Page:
A dartboard is the target for the game of darts, in the same vein as the round bullseye target used in archery. It is believed that warriors during the Middle Ages would take turns throwing short spears at overturned barrels or round targets formed from a tree's cross section. This improvised game would later be refined for indoor use by creating small darts and a standardized wooden dartboard.
The following is another version of where the dartboard originated from.One popular theory of the origin of the dartboard was a keg of a turned on its side. On the bottom of the keg were three concentric circles.
(1) if it landed in the inner circle, giving us the modern day triple
(2) if it landed in the middle circle giving us the modern day double
(3) if it landed in the outer circle
A traditional dart board used with sharp steel-tipped darts can be constructed from soft wood, cork or even compressed paper. The dartboard used in modern electronic dart games is often constructed from a plastic material perforated with holes. Soft-tipped darts are used to protect the dart board from damage. The material used in a dart board rarely affects playing strategy, but some darts may not penetrate a wooden dart board as easily as a cork one.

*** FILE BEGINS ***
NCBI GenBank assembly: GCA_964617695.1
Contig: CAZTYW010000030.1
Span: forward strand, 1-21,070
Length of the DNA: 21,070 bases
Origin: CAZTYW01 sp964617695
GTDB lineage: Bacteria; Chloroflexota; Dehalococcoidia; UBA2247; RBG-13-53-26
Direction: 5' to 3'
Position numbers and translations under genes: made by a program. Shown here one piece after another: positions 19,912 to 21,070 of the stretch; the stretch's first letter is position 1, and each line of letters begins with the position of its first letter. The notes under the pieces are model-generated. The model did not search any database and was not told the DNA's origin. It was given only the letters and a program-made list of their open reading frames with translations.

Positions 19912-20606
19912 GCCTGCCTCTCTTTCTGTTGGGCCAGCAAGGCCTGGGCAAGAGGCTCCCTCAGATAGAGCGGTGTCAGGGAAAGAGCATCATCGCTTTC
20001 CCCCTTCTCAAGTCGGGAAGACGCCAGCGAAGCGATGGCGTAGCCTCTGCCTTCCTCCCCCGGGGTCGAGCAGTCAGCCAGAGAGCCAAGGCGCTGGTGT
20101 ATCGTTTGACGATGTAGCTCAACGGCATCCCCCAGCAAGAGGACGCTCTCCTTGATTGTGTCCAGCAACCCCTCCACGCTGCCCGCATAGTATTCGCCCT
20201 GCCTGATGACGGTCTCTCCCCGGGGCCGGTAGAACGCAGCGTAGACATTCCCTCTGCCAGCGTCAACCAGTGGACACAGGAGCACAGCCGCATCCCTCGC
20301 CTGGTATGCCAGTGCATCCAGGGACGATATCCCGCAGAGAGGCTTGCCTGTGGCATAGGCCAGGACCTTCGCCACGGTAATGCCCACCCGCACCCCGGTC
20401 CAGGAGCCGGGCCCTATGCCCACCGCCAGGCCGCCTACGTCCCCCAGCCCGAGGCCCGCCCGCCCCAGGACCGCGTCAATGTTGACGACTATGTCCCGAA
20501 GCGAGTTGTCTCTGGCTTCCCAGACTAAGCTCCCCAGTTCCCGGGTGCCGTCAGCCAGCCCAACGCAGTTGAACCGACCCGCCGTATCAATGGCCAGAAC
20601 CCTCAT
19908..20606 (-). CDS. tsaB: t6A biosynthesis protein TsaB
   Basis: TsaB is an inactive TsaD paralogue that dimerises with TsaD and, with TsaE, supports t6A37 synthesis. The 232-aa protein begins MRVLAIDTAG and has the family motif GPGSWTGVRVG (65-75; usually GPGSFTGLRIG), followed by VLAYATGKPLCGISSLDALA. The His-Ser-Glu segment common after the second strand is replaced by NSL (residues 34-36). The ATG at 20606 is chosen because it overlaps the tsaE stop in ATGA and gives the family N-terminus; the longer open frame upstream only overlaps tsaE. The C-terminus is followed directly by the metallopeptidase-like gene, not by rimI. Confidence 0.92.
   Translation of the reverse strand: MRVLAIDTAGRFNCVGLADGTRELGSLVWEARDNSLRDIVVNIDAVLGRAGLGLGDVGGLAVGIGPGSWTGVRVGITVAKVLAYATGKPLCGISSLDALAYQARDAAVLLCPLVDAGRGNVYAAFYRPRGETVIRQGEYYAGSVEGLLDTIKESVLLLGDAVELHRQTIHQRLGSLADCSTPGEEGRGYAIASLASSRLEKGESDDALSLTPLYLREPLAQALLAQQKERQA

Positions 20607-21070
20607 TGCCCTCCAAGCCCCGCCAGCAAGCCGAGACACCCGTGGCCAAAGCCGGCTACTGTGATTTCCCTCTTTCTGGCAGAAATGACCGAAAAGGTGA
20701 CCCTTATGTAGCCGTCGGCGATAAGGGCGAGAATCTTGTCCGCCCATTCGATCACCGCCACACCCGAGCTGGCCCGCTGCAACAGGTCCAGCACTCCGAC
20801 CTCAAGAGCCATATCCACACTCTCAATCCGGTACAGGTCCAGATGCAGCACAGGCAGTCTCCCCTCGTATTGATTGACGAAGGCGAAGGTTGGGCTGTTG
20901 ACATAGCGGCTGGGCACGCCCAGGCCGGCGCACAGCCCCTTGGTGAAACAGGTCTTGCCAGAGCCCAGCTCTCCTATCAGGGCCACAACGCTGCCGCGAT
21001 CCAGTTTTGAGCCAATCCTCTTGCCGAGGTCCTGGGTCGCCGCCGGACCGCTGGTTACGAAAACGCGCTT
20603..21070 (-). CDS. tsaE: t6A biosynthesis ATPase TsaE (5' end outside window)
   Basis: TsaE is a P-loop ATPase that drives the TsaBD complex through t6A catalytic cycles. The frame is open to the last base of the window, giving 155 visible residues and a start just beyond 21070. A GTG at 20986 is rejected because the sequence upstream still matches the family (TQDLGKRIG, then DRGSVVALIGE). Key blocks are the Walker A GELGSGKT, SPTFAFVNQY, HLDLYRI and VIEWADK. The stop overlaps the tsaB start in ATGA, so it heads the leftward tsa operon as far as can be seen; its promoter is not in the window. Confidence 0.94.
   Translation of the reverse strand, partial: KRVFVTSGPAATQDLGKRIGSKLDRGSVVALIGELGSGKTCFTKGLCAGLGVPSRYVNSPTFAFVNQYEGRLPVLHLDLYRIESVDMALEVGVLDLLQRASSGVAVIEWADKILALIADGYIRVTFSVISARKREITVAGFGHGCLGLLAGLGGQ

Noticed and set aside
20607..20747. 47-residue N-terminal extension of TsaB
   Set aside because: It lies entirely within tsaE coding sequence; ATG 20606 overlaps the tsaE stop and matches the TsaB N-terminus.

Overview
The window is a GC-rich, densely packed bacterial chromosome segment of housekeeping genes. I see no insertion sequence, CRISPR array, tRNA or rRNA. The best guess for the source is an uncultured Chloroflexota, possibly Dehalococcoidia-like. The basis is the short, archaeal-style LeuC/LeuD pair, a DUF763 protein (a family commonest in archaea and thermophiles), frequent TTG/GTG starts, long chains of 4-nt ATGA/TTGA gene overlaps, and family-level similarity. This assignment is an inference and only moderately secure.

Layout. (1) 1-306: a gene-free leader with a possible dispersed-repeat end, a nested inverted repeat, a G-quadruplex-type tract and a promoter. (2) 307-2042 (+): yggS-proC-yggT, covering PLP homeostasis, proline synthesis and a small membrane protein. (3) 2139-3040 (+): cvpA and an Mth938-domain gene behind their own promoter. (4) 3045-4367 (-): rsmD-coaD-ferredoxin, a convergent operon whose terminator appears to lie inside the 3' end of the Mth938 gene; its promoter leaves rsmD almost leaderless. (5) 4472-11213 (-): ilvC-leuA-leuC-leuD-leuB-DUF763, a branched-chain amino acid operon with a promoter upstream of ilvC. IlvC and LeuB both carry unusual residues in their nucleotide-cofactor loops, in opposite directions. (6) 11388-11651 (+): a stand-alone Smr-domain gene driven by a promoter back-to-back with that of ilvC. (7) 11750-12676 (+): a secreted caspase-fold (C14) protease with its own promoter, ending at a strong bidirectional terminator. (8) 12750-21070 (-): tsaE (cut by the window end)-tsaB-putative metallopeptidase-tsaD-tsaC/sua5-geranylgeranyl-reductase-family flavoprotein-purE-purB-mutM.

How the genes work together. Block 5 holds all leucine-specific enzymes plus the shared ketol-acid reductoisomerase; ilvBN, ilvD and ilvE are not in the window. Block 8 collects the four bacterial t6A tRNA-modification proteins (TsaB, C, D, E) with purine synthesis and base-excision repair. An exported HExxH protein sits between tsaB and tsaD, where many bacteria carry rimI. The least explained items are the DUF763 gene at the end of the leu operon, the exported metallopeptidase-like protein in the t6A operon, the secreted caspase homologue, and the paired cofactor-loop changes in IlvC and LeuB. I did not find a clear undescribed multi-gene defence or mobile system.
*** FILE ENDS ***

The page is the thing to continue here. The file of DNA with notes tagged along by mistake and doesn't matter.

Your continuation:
As time passed, more and more dartboards were developed, for example: the Manchester board has no triples but has two bull's-eyes. The most commonly used is that London board. This is the board used in national and international tournaments, and this is the board from which the games in this book have been devised.
The standard London board is 45.7 cm across 18 inches and the scoring area from the outermost ring (double to double) is 21 cm in diameter or 8.25 inches; the inner bull is a circle 1.3 cm in diameter or .05 inches and the outer bull is a circle of 3.2 cm in diameter or 1.25 inches; normal scoring for inner bull is 50, and for an outer of bull 25.
The number 20 is black and stands at the top of the board. The distance from the centre of the inner bull vertically to the floor is 1.73 m or 5'8". The distance at which the oche or hockey is set is 2.37 metres or 7 feet, 9.25 inches from the face of the dartboard.
A traditional dart board features the numbers 1-20 placed around the perimeter area in the following arrangement: (top) 20 - 1 - 18 - 4 - 13 - 6 - 10 - 15 - 2 - 17 - 3 - 19 - 7 - 16 - 8 - 11 - 14 - 9 - 12 - 5 No one is quite sure why this particular sequence was chosen, but some mathemeticians theorize that the distribution is 'flat', meaning it is random enough to prevent any point-rich regions.